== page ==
Iatrogenic pleuropulmonary charcoal instillation in a teenager

Sandip A. Godambe, Jennifer W. Mack, David S. Chung, Robert Lindeman, Craig W. Lillehei, Andrew A. Colin

Research output: Contribution to journalArticle

5 Scopus citations

Abstract

Activated charcoal given through a nasogastric tube is a standard intervention for many types of toxic ingestions in the emergency department. This case study describes a teenage girl whose multidrug overdose was complicated by accidental charcoal instillation into her left lung and pleural space through a misplaced nasogastric tube. The ensuing empyema did not respond to antibiotic therapy alone, probably due to the inherent properties of charcoal, and required a chest tube placement with continuous irrigation. Unlike previously reported cases, this patient did well clinically, without long-term morbidity.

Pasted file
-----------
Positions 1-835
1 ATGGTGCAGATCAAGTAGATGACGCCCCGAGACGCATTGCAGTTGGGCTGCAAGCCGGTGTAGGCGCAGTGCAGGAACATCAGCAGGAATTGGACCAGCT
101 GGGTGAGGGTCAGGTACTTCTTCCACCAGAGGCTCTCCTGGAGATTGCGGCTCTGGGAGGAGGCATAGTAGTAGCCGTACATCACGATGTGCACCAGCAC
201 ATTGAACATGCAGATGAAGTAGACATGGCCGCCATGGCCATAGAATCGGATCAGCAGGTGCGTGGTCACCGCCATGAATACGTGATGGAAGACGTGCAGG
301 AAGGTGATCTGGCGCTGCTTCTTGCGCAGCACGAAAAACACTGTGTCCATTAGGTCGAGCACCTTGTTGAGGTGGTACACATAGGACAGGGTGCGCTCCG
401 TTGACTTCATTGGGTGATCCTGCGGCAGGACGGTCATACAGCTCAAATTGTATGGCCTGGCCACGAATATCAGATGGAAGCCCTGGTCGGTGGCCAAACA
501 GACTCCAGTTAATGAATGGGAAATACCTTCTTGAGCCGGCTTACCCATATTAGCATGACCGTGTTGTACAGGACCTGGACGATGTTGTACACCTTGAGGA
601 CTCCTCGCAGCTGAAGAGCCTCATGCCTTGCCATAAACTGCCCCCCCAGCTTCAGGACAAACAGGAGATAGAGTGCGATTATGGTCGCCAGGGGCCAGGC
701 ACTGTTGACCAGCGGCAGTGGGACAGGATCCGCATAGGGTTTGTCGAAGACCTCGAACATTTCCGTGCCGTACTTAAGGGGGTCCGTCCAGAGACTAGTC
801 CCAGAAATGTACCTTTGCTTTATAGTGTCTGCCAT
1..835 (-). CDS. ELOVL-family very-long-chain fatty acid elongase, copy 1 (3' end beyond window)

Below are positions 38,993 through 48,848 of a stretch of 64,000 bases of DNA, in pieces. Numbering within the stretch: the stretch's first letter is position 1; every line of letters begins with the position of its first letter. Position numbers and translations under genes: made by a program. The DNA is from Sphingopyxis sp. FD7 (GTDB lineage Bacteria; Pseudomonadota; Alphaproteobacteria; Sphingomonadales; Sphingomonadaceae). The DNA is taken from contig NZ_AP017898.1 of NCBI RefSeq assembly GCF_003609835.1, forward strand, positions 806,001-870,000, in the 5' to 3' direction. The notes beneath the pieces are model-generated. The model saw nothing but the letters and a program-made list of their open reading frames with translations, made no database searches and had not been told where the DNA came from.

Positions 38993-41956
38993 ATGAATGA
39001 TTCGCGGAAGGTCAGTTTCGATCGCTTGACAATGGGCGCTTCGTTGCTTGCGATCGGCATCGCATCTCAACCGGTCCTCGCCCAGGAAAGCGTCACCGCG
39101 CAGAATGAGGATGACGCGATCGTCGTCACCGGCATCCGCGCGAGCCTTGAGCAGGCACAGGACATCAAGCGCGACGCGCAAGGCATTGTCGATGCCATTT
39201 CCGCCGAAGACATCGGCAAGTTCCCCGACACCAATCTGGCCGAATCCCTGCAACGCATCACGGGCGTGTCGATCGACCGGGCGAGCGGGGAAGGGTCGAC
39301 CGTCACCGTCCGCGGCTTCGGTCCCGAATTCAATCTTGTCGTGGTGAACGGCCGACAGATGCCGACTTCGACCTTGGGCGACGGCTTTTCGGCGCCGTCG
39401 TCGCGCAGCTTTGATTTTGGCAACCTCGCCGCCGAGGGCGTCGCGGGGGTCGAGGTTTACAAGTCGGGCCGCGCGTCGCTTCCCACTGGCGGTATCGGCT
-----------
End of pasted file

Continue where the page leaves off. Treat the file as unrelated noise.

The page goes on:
Original languageEnglish (US)
Pages (from-to)490-493
Number of pages4
JournalPediatric pulmonology
Volume35
Issue number6
DOIs
StatePublished - Jun 1 2003

Keywords

  • Aspiration
  • Charcoal
  • Nasogastric tube
  • Overdose
  • Pleuropneumonia

ASJC Scopus subject areas

  • Pediatrics, Perinatology, and Child Health
  • Pulmonary and Respiratory Medicine

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  • Cite this

    Godambe, S. A., Mack, J. W., Chung, D. S., Lindeman, R., Lillehei, C. W., & Colin, A. A. (2003). Iatrogenic pleuropulmonary charcoal instillation in a teenager. Pediatric pulmonology, 35(6), 490-493. https://doi.org/10.1002/ppul.10272